Enrique Rubio |
Hever (United Kingdom) (EFE).- Their rivalry marked the history of England, and even the European one. The complex relationship between Catherine of Aragon and Anne Boleyn – the first two wives of King Henry VIII – has transcended the centuries, but their religious devotion unites them again now, 500 years later.
At a time when autobiographies of “royals” break sales records, series inspired by the monarchy triumph on platforms and the country prepares to crown a new king for the first time in 70 years, a look at the history of the The United Kingdom shows that everything was already there long before.
The island’s break with the mainland, the cataclysms that a “marriage of three” can produce or even the effects of a pandemic have marked the recent life of the British, but they did so in the same way in the 16th century through these two women.
The reason for their reunion is now held by two small polychrome books annotated in English and Latin. They are two “books of hours”, illustrated manuscripts published in Paris in 1527 and which served both queens to pray and meditate. Who knows if under the same roof and at the same time.
For the first time these two works, which both women used when Henry VIII had already asked for Anne’s hand and insisted on annulling his marriage with Catherine, are exhibited together, in the same Hever castle (south-east England) where Boleyn spent her childhood and lived before marrying the monarch.
The study of both books has allowed the historian Kate McCaffrey to reveal a new face of both women, who were united by their deep Christian beliefs, although one remained faithful to Catholicism and the other was decisive in Henry VIII’s break with the Vatican and the creation of the Anglican Church.
“It’s a new connection between the two women, really intriguing, at a time with so much change at court and in their lives. Bringing them together and reexamining them from a new perspective, to see what they shared and what linked them not only as rivals is very important, ”McCaffrey, deputy curator of the exhibition, told EFE.
For the historian, what makes the life of Catherine of Aragon and Anne Boleyn so attractive is that it is a “great example of human drama, with all the ups and downs of soap operas that we like to see today”, since it shows two “real women ” on which, beyond the hackneyed subject of the wife and the lover, many stereotypes weigh.
A close relationship
Daughter of the Catholic Monarchs, Catherine of Aragon (1485-1536) married the heir to the British throne Arthur, but he died five months later, and eight years later, in 1509, she married his younger brother and successor, Henry VIII.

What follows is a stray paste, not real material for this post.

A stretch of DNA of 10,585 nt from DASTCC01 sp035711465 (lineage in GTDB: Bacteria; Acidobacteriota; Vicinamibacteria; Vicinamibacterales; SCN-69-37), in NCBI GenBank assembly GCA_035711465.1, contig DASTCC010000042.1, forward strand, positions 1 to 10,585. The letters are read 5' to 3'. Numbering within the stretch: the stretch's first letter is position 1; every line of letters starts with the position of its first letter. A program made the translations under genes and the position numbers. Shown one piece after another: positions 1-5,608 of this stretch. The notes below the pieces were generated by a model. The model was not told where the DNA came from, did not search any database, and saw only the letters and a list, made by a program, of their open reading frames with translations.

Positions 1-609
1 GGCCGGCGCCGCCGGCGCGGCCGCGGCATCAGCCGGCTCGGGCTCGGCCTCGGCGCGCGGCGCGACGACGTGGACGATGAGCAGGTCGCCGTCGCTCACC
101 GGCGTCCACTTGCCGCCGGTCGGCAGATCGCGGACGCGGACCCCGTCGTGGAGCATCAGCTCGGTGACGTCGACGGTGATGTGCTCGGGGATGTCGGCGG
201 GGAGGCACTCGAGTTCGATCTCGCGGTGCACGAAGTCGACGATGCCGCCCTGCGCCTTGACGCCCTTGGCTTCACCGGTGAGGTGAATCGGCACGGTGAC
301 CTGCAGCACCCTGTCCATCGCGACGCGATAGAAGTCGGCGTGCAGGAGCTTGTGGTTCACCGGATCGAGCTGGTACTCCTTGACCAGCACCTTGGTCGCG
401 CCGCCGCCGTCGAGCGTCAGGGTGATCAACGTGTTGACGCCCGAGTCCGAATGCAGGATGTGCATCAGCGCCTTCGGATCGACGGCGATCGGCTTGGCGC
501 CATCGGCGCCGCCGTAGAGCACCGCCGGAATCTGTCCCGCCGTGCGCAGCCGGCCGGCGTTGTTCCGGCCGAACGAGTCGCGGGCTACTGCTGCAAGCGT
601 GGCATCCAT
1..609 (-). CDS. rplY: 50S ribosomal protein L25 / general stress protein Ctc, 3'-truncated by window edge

Until the end of their lives she was a queen adored by her people, especially after her regency while her husband was in France. That didn’t stop Henry VIII from breaking his ties with the Catholic Church so he could marry Anne Boleyn, who had served as Catherine’s lady-in-waiting for five years.
McCaffrey believes that Anne Boleyn and her family would have had a close relationship with the then-queen and would not initially have seen her as a rival.
“We know that Catherine asks one of her ladies-in-waiting, who was criticizing Anne Boleyn, to stop and tells her that one day she will take pity on her. I think that this gives us a clue that Catalina knows that Enrique is actually the problem. From her experience with the king, she knows that Ana will end up exposing herself to a terrible end,” she explains.
Ana would end up being executed in 1536 for dubious accusations of adultery and incest.
McCaffrey’s ultraviolet ray investigations with the two books show that the one owned by Ana was preserved over generations by her acolytes, despite the smear campaign launched by her husband.
“It is quite revealing that Enrique decided to give his wife the least decorated copy and his lover the best…”, admits the expert.
Although it was lost track of for many years, in 1910 the American magnate William Waldorf Astor bought it after becoming the owner of Hever Castle. Catalina’s copy was acquired at the beginning of the 20th century by another millionaire, John Pierpont Morgan, who kept it in his library in New York until now lending it for the first time for joint exhibition.
An inscription in English in the margin of her book serves Anne Boleyn as an early farewell: “Remember me when you do pray that hope dothe led from day to day” day”).